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montreal corruption

It's time to demand more transparency. This is our money. We should know how it's being spent. Our duty as voters doesn't end in the ballot booth. We need to demand accountability and a much more open government. Any conflict of interest should be exposed immediately.
Corruption takes many forms: the theft of public resources; the sale of political influence; the betrayal of the public trust. In all cases, however, corruption thrives when political power is able to operate in the shadows, and it withers before the glare of public scrutiny.
The ongoing Charbonneau Commission investigating Montreal's construction industry is showing all of Canada just how rotten the city is. Lalonde's testimony in particular and the Charboneau Commission in general are proving our worst fears about politics and business -- that they are inseparable, are both populated by crooks and the rest of us are paying for it.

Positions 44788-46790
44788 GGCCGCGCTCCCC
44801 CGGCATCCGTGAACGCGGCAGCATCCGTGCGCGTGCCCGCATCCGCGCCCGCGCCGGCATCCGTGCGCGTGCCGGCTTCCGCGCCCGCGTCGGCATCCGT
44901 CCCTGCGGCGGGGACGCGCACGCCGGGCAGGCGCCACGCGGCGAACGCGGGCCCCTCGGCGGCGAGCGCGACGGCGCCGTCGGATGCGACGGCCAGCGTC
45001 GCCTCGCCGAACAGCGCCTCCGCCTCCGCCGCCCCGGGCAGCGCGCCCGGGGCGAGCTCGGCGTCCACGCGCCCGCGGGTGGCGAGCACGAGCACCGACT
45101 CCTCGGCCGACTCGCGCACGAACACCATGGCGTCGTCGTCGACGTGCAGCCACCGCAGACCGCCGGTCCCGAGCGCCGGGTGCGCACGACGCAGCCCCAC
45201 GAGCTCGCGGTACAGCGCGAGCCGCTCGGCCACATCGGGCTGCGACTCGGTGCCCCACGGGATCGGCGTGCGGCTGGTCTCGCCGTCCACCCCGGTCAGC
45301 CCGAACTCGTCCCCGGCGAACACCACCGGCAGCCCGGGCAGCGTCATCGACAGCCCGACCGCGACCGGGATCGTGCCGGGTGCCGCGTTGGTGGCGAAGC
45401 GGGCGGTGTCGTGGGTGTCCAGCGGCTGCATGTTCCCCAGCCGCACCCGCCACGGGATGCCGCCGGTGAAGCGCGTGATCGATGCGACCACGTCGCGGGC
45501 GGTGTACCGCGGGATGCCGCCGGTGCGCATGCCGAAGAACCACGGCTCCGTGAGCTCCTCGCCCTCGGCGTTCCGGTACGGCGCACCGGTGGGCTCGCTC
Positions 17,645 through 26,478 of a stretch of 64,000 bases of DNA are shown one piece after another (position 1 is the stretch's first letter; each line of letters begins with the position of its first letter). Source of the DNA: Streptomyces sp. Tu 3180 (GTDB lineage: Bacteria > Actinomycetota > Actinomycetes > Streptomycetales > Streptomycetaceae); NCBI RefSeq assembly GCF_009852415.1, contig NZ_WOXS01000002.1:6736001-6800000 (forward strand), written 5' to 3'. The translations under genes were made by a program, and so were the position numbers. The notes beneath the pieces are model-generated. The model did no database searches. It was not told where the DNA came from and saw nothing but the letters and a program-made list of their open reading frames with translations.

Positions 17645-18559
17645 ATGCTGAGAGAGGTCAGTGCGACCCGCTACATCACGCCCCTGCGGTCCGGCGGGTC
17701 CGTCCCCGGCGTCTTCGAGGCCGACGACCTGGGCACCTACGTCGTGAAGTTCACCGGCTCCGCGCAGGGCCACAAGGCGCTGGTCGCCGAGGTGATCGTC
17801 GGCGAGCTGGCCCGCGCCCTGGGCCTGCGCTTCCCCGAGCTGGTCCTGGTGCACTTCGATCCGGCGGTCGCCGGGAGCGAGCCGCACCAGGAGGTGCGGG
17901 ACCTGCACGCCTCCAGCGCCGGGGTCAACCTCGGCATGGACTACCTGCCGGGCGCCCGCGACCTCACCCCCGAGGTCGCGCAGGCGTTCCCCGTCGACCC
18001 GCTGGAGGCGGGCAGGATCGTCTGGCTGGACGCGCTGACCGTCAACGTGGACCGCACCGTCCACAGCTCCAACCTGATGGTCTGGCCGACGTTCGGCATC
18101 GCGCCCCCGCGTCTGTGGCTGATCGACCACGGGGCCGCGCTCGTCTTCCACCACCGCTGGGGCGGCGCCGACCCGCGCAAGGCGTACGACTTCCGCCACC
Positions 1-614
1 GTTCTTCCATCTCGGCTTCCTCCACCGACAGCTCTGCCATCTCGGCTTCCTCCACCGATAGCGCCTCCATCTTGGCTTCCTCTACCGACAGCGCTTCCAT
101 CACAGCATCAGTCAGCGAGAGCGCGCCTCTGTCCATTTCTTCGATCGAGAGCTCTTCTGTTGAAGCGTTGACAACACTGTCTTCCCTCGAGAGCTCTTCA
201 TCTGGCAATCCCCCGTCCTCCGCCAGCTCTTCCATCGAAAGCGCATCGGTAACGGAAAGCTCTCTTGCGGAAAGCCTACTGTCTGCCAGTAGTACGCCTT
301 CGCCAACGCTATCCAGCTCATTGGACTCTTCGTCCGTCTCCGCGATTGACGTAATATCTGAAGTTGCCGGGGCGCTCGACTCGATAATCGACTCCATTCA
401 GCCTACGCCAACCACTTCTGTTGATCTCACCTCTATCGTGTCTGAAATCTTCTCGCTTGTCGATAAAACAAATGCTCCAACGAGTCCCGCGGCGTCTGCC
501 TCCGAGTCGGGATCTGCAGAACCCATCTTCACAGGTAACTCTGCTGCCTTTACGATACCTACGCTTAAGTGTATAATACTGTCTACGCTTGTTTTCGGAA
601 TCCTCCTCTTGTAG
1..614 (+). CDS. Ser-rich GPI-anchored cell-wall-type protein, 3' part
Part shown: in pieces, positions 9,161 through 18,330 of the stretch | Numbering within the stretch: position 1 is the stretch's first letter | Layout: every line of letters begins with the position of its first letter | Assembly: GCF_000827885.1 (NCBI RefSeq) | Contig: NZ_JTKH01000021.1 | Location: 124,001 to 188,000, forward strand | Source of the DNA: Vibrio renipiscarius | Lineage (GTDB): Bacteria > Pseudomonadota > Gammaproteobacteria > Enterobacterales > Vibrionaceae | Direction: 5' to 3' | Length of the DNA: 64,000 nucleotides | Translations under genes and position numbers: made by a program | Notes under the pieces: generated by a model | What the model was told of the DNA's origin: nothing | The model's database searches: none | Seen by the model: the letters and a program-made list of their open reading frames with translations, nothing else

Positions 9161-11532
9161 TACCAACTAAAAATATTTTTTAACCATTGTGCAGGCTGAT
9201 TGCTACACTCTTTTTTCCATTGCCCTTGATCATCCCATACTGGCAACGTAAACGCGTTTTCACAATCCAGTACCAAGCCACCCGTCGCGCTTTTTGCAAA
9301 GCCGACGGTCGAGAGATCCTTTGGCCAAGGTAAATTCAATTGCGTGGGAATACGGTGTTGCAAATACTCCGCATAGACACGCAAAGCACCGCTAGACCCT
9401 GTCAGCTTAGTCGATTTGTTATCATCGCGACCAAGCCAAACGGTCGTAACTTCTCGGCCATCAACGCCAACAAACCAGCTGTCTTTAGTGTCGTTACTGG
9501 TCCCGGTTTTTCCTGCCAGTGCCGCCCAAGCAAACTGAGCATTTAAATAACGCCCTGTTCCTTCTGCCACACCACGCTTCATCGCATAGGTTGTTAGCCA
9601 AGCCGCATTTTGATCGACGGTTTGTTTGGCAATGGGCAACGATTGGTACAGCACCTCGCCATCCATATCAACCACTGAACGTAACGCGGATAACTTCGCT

On Monday, Montreal's hapless, shaky, angry, and white-haired mayor, Gérald Tremblay, resigned in disgrace. It's no big surprise, really. Gérald had been fighting corruption allegations for years, always claiming that he knew nothing about any corruption seeping into Montreal's municipal politics. Even the most casual city observer would call utter bullshit on that. The mayor's position really became untenable last week when a former top aide, Martin Dumont, dished the goods in front of the Charbonneau Commission, which has been overturning dirty rocks to uncover the filthy world of Montreal's construction contracts.